Do Americans Support Higher Taxes?

More

Seeking to beat back Republican protestations that tax hikes, business or individual, are a no-go in any deal to raise the federal debt limit, Bruce Bartlett calls out poll after poll that show Americans support higher rates. A sampling:

A June 9 Washington Post/ABC News poll found that 61 percent of people believe higher taxes will be necessary to reduce the deficit.

A June 7 Pew poll found strong support for tax increases to reduce the deficit; 67 percent of people favor raising the wage cap for Social Security taxes, 66 percent raising income tax rates on those making more than $250,000, and 62 percent favor limiting tax deductions for large corporations. A plurality of people would also limit the mortgage interest deduction.

A May 26 Lake Research poll of Colorado voters found that they support higher taxes on the rich to shore-up Social Security's finances by a 44 percent to 25 percent margin.

A May 13 Bloomberg poll found that only one third of people believe it is possible to substantially reduce the budget deficit without higher taxes; two thirds do not.

A May 12 Ipsos/Reuters poll found that three-fifths of people would support higher taxes to reduce the deficit.

A May 4 Quinnipiac poll found that people favor raising taxes on those making more than $250,000 to reduce the deficit by a 69 percent to 28 percent margin.

Keep in mind, however, that "raising taxes" generally is far less popular than reducing federal spending, as a budgetary fix. People don't seem to like the idea of paying more, themselves. Here's one result from the first Washington Post/ABC poll listed above:

Screen shot 2011-07-11 at 3.53.24 PM.png

Tax hikes get more popular when they're specified as only applying to people who make lots of money, and when they're compared to other deficit-reducing options like raising the retirement age and reducing Medicare benefits.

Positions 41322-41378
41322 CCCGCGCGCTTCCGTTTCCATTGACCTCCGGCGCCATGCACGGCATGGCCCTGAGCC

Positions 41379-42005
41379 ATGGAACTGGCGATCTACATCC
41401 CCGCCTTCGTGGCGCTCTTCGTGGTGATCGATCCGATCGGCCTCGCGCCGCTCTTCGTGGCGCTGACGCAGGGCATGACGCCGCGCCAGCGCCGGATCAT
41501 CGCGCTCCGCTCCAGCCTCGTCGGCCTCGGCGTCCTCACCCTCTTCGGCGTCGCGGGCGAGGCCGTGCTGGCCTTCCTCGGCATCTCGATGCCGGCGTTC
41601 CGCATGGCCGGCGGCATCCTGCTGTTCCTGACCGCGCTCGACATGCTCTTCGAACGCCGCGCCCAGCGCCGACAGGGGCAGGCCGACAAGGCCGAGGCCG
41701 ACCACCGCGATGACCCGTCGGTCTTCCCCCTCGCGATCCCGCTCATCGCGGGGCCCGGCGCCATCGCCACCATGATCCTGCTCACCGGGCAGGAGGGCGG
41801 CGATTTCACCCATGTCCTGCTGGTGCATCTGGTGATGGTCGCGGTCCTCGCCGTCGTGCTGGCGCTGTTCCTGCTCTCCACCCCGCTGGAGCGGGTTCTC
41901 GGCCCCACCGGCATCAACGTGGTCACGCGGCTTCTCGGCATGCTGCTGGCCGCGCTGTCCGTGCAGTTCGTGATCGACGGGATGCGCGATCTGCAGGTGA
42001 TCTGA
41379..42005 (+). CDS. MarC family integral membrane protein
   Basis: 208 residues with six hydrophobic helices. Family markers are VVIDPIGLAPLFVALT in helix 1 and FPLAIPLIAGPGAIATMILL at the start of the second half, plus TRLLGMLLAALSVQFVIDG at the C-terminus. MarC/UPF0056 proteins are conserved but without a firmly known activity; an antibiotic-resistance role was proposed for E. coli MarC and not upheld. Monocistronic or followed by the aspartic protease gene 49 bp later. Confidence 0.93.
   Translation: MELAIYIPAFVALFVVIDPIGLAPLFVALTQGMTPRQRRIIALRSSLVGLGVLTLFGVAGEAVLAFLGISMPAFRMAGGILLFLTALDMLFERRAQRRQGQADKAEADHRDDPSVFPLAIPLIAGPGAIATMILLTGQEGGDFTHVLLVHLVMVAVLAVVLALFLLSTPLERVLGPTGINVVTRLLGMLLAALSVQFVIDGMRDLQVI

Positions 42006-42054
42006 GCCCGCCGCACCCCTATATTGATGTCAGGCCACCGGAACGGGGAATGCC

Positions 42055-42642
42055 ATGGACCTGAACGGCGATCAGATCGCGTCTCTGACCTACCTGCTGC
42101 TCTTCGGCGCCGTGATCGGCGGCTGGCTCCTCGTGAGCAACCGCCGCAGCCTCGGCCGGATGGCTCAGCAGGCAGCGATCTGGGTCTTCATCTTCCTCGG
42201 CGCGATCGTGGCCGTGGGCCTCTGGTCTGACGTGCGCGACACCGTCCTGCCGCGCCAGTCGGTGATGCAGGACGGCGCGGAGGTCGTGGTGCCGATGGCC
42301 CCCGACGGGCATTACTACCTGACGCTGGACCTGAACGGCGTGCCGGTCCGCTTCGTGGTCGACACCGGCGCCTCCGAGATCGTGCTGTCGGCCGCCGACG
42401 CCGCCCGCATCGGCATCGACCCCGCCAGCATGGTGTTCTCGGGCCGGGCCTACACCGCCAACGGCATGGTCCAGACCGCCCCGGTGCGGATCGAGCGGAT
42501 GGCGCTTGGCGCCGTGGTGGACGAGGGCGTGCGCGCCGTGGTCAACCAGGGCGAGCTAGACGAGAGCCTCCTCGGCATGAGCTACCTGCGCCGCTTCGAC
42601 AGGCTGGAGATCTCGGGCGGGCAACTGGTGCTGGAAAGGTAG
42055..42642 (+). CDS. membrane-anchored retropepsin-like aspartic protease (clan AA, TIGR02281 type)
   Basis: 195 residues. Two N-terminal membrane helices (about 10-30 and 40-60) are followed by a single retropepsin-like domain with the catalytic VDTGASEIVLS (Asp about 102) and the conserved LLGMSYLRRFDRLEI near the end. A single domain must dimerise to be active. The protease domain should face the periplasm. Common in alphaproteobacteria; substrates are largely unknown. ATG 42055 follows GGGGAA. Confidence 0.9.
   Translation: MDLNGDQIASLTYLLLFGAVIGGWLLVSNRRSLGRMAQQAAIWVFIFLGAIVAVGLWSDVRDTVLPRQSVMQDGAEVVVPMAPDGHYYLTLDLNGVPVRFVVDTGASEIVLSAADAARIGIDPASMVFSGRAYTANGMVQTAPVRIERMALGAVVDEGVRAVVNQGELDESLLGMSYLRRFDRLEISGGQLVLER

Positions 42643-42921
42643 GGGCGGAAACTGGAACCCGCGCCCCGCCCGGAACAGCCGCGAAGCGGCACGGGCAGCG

In the June 7 Pew survey, upper-income tax hikes were the third most popular means of deficit reduction. Cuts to Social Security, proposed by Obama's fiscal commission and discussed during the current debt-ceiling talks, were unpopular:

Screen shot 2011-07-11 at 3.27.04 PM.png
Jump to comments
Presented by

Chris Good is a political reporter for ABC News. He was previously an associate editor at The Atlantic and a reporter for The Hill.

Get Today's Top Stories in Your Inbox (preview)

The Death of Film: After Hollywood Goes Digital, What Happens to Movies?

You'll never hear the whirring sound of a projector again.


Elsewhere on the web

Join the Discussion

After you comment, click Post. If you’re not already logged in you will be asked to log in or register. blog comments powered by Disqus

Video

The Death of Film

You'll never hear the whirring sound of a projector again.

Video

How to Hunt With Poison Darts

A Borneo hunter explains one of his tribe's oldest customs: the art of the blowpipe

Video

A Delightful, Pixar-Inspired Cartoon

An action figure and his reluctant sidekick trek across a kitchen in search of treasure.

Video

I Am an Undocumented Immigrant

"I look like a typical young American."

Video

Why Did I Study Physics?

Using hand-drawn cartoons to explain an academic passion

Writers

Up
Down

More in Politics

Just In